Is the Gaming Gender Gap Finally Closing?

Women make up 46% of the gaming population, yet this isn’t reflected in the industry. Development studios and training courses are still dominated by men, and many gaming companies still target men exclusively in their marketing. There are some differences in the way men and women use video games, but largely these are exaggerated: everyone uses games, and everyone gets some benefit from them. One key difference, however, is that 70% of people who consider themselves to be core gamers (which is to say that gaming is a significant part of their life) are men. Continued research and development into the benefits of gameplay for mental health could change this though, and there are exciting developments afoot in the development of games specifically for managing mental health.

How can video games benefit mental health?

Research has shown that gaming theory can help to improve decision-making and willpower across a number of mental health conditions because of the motivation built in to the design. Video gaming can also reduce stress in instances where there are no threats to the central character and the game is a relaxing and immersive experience. Indeed, this year has seen a rise in video game sales as people look for ways to ease their stress during challenging times. When so much of the population has been living in isolation, gaming has provided a way to stay connected, establish much-need routine, and distract us from distressing news stories.

The power of video games in mental health management can be seen in the rise of mental health apps. We tend to think of apps as distinct from video games, but apps that guide us through relaxation techniques and guided meditations are essentially a form of video game specifically designed to aid mental health. Both women and men who wouldn’t consider themselves gamers use these apps and benefit from their stress-reducing effects.

Taking it a step further

Gaming with the specific purpose of managing mental health conditions is on the verge of being taken to the next level. Ninja Theory, a UK games developer, has been working with psychiatrist Paul Fletcher on The Insight Project. Tameem Antoniades, Ninja Theory’s creative director, has collaborated with Fletcher before: they created the game, ‘Hellblade: Senua’s Sacrifice,’ which was highly praised for its portrayal of psychosis. It was during the creation of this game that they began to investigate the potential of video games to measure and reduce mental distress. They are now working on games that utilize biometric signals for this purpose. Rather than players manipulating the game using a controller, their biometric data will lead the game. One prototype is a sailing game based on pulse readings: as a player’s heart rate increases, the ocean becomes more story, slowing your progress through the game. The idea is to slow your heart rate to make it further through the game.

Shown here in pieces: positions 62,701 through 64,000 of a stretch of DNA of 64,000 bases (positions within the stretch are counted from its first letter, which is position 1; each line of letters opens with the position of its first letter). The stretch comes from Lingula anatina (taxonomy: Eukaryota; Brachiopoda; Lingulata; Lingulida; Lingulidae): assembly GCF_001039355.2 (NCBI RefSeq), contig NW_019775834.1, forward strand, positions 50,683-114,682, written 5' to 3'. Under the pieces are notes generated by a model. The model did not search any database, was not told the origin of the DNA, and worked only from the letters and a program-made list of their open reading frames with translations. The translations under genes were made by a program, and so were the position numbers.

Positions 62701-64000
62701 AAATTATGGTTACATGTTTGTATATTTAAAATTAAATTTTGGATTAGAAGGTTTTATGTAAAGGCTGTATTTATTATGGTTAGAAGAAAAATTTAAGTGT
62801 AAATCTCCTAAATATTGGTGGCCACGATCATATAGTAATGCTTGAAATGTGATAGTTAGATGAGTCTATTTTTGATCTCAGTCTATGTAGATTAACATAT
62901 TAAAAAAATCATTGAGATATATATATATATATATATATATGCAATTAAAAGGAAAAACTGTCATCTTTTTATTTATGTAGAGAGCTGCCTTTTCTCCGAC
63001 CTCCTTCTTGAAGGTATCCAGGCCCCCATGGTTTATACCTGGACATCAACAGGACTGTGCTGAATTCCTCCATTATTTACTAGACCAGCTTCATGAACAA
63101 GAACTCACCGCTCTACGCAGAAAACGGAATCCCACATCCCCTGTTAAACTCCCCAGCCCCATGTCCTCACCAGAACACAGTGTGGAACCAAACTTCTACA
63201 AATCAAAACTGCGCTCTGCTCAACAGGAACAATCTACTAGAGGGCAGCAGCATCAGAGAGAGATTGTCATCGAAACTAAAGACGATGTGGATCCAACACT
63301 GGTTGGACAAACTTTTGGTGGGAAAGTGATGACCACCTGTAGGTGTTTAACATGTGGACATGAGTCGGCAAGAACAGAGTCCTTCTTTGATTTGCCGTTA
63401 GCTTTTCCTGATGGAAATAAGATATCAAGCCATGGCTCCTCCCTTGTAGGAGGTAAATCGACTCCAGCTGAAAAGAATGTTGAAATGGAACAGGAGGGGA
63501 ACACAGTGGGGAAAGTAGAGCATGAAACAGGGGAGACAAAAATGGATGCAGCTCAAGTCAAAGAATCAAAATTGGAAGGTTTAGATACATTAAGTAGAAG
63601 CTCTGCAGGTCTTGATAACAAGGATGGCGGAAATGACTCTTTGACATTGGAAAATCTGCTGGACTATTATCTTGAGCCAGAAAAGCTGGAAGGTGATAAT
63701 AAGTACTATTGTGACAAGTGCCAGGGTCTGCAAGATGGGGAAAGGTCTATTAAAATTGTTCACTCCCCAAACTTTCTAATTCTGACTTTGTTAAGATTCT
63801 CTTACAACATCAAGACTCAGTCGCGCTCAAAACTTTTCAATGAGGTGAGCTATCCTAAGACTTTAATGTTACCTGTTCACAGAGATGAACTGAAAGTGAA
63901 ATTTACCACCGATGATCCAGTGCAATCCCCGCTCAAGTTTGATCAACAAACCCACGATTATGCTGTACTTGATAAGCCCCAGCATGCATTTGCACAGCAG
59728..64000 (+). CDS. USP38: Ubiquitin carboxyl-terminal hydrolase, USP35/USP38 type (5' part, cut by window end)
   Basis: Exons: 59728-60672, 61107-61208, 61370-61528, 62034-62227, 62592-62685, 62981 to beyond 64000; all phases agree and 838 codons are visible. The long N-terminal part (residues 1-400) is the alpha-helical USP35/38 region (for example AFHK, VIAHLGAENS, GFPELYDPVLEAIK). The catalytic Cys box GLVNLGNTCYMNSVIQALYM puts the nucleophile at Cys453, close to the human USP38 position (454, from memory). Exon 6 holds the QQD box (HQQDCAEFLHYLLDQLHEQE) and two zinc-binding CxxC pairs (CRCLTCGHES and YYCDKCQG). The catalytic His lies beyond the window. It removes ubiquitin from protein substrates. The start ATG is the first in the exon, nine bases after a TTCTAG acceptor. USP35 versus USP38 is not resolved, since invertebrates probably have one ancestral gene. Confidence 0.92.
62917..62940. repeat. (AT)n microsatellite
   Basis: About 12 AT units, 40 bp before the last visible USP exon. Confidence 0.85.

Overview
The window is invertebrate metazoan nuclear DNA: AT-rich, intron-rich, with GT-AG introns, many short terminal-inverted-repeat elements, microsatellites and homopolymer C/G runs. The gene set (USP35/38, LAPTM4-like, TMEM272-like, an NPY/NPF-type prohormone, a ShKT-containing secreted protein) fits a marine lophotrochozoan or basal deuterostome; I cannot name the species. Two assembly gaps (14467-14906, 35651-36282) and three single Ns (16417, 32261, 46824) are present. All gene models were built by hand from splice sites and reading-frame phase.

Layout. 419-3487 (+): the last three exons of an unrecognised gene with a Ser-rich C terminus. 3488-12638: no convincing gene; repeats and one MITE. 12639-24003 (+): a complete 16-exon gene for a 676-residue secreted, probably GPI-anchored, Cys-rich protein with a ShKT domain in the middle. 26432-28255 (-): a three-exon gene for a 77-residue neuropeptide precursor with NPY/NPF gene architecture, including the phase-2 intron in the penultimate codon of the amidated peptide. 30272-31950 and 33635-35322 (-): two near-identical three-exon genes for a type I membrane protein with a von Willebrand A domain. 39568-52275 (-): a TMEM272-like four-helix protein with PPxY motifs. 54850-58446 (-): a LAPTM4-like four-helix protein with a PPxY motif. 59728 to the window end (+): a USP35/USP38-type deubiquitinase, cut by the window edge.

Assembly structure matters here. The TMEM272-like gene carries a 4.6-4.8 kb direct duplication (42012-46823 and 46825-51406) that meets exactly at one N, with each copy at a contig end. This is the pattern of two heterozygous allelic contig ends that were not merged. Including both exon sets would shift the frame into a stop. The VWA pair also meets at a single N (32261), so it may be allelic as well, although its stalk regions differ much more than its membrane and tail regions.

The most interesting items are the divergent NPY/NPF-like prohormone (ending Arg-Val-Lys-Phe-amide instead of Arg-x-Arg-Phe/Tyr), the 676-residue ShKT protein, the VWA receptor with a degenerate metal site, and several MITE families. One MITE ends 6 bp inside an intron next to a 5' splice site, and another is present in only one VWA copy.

Gameplay that relies on physiological signals may not be new, but it has failed to achieve much commercial success in the past. However, with improvements in technology and an increased interest in wellness and meditation apps, there could be a new era on the horizon. Video games like those being created for The Insight Project will forge a new niche in gaming, and this could change the gender gap in the industry. Games designed solely for the purpose of mental health management are more likely to include a greater balance of men and women in the design teams, and marketing is more likely to be gender-neutral. 

The understanding of the potential to manage mental health through gaming has reached an exciting moment. Not only do collaborations like The Insight Project promise to create useful tools for stress reduction, but they could redress the gender imbalance in the industry too.

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